Architectural Overview

At its core, Hyperspace envisions two layers: Indexing Infrastructure and Query Infrastructure. The following figure shows the layering:

We will cover the components in a bottom-up manner.

Indexing Infrastructure

Index Creation & Maintenance API

At a bare minimum, users can utilize the indexing infrastructure (available as a service or a library) to create and maintain indexes (or derived datasets) on their data through the index creation and maintenance API. For instance, users can create a non-clustered columnar covering index, specifying which columns to create an index on and which columns to include as data columns.

In Hyperspace, note that there is no separate “indexing service” required as a pre-requisite, since the indexing infrastructure, in principle, can leverage any available query engine (e.g., Spark) for index construction. And since indexes and their metadata are stored on the data lake, users can parallelize index scans to the extent that their query engine scales and their environment/business allows.

Index metadata management is another important part of the indexing infrastructure. Internally, index metadata maintenance is managed by an index manager. The index manager takes charge of index metadata creation, update, and deletion when corresponding modification happens to the index data, and thus governs consistency between index data and index metadata. The index manager also provides utility functions to read the index metadata from its serialized format. For example, the query optimizer can read all index metadata and then find the best index for given queries.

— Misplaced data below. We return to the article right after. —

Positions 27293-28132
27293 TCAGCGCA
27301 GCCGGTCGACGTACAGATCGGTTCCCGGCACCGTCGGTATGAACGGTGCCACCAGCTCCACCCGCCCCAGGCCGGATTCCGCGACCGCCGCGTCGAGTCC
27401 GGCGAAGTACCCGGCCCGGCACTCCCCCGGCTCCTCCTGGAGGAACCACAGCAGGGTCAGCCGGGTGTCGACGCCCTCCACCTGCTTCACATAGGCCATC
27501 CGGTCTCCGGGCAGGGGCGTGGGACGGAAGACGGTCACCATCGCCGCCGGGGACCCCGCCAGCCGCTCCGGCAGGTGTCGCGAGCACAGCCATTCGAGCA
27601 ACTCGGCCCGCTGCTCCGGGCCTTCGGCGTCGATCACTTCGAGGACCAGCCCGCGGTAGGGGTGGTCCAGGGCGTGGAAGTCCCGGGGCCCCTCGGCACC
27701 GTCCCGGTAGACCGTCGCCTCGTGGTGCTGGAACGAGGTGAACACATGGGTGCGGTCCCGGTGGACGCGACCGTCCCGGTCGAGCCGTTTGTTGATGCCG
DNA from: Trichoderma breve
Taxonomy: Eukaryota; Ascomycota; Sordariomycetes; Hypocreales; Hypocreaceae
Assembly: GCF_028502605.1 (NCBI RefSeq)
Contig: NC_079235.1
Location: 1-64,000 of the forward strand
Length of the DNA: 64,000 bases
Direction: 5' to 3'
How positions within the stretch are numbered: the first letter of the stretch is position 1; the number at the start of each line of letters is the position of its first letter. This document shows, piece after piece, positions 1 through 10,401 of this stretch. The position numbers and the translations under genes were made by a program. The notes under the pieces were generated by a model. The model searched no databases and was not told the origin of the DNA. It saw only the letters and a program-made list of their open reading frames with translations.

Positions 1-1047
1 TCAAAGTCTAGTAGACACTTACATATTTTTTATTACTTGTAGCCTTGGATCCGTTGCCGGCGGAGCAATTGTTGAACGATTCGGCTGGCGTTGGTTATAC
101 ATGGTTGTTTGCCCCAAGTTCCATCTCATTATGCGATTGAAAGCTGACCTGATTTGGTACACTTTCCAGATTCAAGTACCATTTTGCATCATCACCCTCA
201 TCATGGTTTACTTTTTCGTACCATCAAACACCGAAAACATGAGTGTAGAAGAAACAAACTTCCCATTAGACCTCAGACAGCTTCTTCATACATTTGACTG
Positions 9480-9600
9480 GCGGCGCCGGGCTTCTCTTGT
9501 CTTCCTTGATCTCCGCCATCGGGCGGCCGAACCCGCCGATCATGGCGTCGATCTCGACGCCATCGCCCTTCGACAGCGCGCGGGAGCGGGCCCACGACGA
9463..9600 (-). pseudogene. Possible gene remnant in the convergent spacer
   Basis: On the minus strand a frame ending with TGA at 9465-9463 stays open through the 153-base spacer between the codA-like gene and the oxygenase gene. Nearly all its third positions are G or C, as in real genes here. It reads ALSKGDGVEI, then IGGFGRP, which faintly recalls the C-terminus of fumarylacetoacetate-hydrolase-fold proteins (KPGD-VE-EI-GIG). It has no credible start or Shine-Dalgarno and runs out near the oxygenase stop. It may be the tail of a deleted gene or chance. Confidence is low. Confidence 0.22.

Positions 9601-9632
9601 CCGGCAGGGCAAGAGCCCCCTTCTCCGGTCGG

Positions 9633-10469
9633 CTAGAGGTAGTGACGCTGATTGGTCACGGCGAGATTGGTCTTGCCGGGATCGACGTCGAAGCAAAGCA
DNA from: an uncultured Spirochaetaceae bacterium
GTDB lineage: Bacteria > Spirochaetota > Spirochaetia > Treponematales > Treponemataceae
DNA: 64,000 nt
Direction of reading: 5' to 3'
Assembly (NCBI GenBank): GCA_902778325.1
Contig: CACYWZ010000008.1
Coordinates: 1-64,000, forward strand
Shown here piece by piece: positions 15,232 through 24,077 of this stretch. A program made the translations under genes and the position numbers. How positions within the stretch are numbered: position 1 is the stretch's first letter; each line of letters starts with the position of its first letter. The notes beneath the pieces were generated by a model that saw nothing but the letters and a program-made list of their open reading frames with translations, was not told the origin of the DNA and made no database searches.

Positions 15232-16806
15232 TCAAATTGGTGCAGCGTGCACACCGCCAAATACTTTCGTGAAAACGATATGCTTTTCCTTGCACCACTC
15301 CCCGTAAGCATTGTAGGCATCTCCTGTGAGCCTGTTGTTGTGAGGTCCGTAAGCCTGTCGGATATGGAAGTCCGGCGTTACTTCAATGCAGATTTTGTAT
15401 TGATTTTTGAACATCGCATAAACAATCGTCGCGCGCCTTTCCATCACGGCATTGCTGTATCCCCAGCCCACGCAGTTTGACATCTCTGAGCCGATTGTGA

For developers and contributors of Hyperspace, the library also offers access to the underlying primitive components. Of particular interest are the following:

  • Log Management API: A critical design decision we took in order to support multi-engine interoperability was to store all the indexes and their metadata on the lake. To track the lineage of the operations that take place over an index, Hyperspace records user operations in an operation log.
  • Index Specs: To support the extensibility goals, Hyperspace requires certain properties from the underlying indexes (or derived datasets). These are exposed via the lifecycle management API and anyone wanting to add an additional auxiliary data structure must implement support for these APIs.
  • Concurrency Model: To support multi-user and incremental maintenance scenarios, we use optimistic concurrency control.

Query Infrastructure

Without loss of generality, we discuss the components of the query infrastructure implemented in the the current version of Hyperspace. The library is written as an extension of the Spark optimizer (a.k.a, Catalyst) to make it index-aware, i.e., given a query along with an existing index, Hyperspace-enabled Spark can perform transparent query rewriting to utilize the existing index. The only step required on the user’s side to enable Hyperspace’s optimizer extensions is to execute sparkSession.enableHyperspace() after creating the Spark session. Since we treat an index as another dataset on the lake, users can exploit Spark’s distributed nature to automatically scale index scans.

While Hyperspace introduces the notion of indexing, an important aspect of big data administration that critically influences performance is the ability to select indexes to build for a given query or a workload. To decide the right indexes for a workload, it is crucial for users to be able to perform a cost-benefit analysis of the existing indexes and any hypothetical indexes they have in mind. While Hyperspace currently does not have this functionality, we are actively working on contributing these in the upcoming months.